You can’t respond in the same way if there is a NOC (Network Operation Center) outage in the Northeast that affects your e-mail, as you would if there was a threat of a flood in Manhattan and you had to evacuate the area.

Some firms decide to create a tool with questions, points assigned to each question, a legend at the bottom that adds the total points and then recommends a course of action based on the points achieved. We will refer to this tool as the Threat Assessment Evaluation Tool. Keep in mind that this tool will be overkill for most SMB’s, but feel free to use one in your company if you think it will be useful.

After assessing the degree of response, your CMT should respond accordingly, by matching the points to the type of response assigned to the threat score.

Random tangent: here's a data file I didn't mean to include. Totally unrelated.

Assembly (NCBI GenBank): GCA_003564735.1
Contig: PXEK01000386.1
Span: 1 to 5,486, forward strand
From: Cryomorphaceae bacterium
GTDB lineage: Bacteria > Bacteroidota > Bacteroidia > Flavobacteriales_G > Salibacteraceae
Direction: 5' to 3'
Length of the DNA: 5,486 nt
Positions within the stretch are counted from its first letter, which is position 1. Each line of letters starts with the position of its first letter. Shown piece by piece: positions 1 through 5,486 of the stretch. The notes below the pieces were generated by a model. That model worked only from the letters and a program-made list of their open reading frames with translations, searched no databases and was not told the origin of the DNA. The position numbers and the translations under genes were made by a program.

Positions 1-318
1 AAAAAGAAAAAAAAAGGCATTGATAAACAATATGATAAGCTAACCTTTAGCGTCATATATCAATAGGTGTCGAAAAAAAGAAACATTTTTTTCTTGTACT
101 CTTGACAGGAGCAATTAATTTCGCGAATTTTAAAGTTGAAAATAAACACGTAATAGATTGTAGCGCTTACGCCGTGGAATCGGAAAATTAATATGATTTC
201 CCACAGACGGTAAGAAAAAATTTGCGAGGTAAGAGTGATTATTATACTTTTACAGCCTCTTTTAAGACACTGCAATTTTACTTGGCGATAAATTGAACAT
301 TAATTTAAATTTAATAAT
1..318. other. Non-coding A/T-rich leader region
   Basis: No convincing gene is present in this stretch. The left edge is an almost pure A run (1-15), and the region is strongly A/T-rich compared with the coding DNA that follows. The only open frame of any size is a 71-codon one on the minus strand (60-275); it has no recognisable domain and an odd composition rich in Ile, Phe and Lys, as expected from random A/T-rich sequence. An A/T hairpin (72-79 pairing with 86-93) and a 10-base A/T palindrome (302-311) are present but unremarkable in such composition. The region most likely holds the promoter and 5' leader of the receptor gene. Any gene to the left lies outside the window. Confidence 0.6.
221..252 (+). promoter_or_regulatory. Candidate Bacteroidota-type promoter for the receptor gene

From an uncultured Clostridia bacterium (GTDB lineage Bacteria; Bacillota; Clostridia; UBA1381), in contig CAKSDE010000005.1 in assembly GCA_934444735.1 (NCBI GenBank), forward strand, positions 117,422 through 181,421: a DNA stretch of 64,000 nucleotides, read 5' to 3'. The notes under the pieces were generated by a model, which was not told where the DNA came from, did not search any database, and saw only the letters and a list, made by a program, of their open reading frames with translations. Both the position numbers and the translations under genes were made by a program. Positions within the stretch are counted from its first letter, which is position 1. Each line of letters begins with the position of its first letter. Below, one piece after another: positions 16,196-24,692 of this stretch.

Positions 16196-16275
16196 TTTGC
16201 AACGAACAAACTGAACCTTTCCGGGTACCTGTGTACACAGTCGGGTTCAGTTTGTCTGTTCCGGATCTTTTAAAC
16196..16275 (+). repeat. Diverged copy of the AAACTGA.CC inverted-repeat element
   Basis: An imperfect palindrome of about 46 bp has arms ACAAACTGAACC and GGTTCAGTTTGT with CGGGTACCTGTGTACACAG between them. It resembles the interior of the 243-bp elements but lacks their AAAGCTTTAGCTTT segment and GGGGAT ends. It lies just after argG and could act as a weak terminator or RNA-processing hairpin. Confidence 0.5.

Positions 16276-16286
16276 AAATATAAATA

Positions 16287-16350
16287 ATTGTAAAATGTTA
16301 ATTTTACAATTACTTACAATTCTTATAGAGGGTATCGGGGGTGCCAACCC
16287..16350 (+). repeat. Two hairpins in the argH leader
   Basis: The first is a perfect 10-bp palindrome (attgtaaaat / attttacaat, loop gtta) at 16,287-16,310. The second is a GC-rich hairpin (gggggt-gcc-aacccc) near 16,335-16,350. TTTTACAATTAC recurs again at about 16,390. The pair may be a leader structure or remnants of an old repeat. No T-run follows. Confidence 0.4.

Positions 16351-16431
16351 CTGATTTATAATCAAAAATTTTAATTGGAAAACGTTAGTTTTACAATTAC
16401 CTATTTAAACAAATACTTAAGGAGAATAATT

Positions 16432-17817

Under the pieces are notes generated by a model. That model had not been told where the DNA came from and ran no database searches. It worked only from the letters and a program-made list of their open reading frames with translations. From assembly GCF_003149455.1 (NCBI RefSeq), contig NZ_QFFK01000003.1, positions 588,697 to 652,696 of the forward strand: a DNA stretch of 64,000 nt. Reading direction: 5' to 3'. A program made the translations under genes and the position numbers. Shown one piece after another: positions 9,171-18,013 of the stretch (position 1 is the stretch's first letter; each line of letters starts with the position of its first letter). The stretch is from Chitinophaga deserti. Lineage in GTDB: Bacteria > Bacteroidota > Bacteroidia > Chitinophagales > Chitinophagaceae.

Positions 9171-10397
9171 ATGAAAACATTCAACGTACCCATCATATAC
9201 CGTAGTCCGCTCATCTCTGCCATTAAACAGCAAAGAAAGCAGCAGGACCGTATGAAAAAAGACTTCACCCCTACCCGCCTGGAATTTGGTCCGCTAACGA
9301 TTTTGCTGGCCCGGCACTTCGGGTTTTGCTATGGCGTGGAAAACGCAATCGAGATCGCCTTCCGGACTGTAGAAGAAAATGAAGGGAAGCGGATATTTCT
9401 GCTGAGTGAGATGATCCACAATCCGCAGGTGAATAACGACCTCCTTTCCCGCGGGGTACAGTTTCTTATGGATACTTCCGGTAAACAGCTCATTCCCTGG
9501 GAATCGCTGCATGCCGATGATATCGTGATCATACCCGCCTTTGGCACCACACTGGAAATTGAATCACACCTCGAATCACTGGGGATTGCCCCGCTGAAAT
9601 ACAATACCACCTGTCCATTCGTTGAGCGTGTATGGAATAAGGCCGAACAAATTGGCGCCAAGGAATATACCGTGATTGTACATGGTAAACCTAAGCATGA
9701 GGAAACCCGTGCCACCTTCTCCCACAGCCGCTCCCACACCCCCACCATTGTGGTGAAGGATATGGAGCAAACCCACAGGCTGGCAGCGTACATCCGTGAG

For example: You encountered a problem that affects BC. You checked the items on the Threat Assessment Evaluation Tool and come up with a score of 11. You look at your legend, and see that for threat levels with score between 10 and 20 (your case), IT Should switch to backup ISPs, HR may want to contact remote workers and explain the situation, a department may need to be moved to an off-site area for a specific amount of time.

The CMT should always report back to the CMT coordinator their implementation times. Like in a high-stress gourmet kitchen, communication of estimated times of implementation is critical to achieve maximum efficiency in the implementations of these DR/BC plans.
The Crisis Management procedures will involve:

  • Assessing the level of the crisis. Is it BC or DR? To what degree is each?